SALT LAKE CITY, Utah. — Due to a recent salmonella outbreak, the Division of Wildlife Resources is imploring Utahns to clean their bird feeders or remove them if they find sick or dead birds.
Especially in the winter, birdfeeders can serve as transmitters of salmonellosis, a bacterial disease spread through direct contact when birds eat food contaminated with infected feces. The outbreak has caused the death of numerous songbirds in Washington, Oregon, and Idaho. Now, illness has spread to northern Utah.
“While regularly cleaning your bird feeders and baths is always recommended to prevent disease transmission, a more rigorous disinfecting schedule is required during an outbreak of salmonellosis, which is why we recommend temporarily removing feeders and water baths,” DWR Wildlife Conservation Biologist Adam Brewerton said. “We all love to see wild birds come to our feeders, but feeders that are not properly cleaned can pose more of a risk than a benefit for birds.”
The DWR requests the following if sick or dead birds are in your area:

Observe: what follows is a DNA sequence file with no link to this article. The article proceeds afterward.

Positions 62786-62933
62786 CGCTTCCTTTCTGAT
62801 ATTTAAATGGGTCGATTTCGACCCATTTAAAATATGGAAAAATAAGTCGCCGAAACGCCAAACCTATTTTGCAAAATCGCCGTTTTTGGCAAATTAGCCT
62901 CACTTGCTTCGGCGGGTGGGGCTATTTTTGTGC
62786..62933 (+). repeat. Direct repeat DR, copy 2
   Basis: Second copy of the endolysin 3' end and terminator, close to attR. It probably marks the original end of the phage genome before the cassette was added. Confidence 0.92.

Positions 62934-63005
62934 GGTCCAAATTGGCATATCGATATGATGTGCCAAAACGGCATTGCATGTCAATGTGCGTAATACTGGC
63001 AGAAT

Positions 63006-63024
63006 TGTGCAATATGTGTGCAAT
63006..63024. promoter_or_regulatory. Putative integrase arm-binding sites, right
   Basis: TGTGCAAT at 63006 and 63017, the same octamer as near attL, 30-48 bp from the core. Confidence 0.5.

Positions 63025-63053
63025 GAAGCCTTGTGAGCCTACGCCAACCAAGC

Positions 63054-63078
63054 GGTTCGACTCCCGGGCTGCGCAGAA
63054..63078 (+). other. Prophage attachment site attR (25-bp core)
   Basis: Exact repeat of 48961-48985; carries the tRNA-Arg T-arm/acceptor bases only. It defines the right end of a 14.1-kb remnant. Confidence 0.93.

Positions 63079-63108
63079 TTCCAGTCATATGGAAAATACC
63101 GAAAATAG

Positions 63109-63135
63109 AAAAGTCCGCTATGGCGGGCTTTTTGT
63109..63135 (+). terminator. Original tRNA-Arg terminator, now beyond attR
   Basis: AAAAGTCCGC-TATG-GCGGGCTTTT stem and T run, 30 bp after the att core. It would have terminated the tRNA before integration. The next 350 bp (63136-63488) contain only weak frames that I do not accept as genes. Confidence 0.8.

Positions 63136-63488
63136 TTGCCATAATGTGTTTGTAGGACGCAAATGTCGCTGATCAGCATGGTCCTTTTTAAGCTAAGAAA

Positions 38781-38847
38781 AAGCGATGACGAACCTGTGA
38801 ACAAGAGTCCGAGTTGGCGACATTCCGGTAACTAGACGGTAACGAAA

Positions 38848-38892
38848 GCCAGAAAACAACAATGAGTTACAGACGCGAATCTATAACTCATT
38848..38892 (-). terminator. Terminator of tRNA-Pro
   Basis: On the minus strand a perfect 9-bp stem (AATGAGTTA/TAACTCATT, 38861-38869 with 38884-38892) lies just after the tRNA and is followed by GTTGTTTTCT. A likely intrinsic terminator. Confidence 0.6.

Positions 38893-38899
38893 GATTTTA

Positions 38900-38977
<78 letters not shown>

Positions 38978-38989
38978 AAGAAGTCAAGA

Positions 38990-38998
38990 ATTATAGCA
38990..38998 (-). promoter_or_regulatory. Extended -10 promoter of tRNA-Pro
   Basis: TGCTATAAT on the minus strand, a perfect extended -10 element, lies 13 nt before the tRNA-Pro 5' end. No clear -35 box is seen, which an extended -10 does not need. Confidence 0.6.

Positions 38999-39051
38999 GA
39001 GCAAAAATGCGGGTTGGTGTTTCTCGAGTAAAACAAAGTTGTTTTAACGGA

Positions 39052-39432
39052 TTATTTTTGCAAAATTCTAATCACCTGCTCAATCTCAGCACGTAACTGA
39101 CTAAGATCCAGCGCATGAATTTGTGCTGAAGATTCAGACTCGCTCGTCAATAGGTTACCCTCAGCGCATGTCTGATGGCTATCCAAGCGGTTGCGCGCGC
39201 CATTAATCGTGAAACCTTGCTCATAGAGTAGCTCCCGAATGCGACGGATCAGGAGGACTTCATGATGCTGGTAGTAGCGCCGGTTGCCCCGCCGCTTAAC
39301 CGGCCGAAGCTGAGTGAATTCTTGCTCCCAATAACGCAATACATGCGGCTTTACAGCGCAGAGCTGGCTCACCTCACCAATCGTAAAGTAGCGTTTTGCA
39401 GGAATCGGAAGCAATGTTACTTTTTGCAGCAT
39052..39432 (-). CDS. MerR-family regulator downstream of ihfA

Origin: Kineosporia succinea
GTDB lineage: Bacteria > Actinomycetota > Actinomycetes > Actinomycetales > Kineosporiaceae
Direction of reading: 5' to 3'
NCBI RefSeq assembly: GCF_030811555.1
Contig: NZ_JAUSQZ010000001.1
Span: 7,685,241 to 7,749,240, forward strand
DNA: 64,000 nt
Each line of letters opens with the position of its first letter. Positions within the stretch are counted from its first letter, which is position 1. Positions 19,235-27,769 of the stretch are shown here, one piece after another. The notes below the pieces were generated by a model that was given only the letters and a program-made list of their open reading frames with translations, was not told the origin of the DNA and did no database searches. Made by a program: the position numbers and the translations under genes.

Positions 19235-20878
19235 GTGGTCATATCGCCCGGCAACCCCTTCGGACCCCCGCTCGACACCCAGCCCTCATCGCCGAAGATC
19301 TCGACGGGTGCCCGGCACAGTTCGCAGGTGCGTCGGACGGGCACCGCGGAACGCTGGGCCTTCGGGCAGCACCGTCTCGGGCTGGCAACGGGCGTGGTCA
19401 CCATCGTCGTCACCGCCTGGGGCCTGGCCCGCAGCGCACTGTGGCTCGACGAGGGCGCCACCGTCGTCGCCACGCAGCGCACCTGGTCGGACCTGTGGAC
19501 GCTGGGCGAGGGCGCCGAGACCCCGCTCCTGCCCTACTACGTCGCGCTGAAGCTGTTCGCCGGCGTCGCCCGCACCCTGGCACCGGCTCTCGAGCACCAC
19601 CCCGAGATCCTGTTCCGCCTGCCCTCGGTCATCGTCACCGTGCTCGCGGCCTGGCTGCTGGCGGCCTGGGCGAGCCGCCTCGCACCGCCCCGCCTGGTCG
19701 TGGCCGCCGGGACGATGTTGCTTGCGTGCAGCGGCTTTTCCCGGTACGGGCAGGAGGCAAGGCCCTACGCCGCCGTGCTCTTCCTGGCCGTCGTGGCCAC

- Take down all bird feeders, birdbaths, and water containers for at least one month to slow transmission.
- Wearing gloves, clean feeders thoroughly with soap, water and, and a 10% beach solution. Soak them for at least 30 minutes, rinse thoroughly and let dry completely.
- Clean around the bird areas and remove all seeds and anything that may attract birds.
- If there are more than five sick or dead birds, contact the nearest DWR office.
- Use gloves to dispose of dead birds. Enclose carcasses in plastic bags and put in trash cans.
In birds, signs of salmonellosis may include ruffled feathers, rapid breathing, lethargy, weakness, neurological signs, and diarrhea. The symptoms can result in coma and death, or the birds may become carriers of the disease.
If these symptoms don’t exist in your area, reduce the risk of disease transmission with the following practices:
- Use bird feeders made of smooth plastic, steel, or glass that can be cleaned and disinfected easily. Materials like wood are more likely to lead to disease transmission.
- Use feeders that keep seeds dry, as dry food is less likely to spoil.
- Avoid feeders that allow birds to sit while eating. This prevents fecal contamination.
- Throw away seeds and feces from the feeder and surround areas daily.
- Use small feeders in numerous areas to reduce the congregation of birds.
- Clean feeders, birdbaths, and water containers at least weekly by removing seeds and washing the feeders with soap water. Soak them for at least 30 mins in a 10% bleach solution. Afterward, rinse the cleaner thoroughly and let the feeder dry completely before using again.
Learn more about diseases that affect birds and how to prevent them on the DWR website.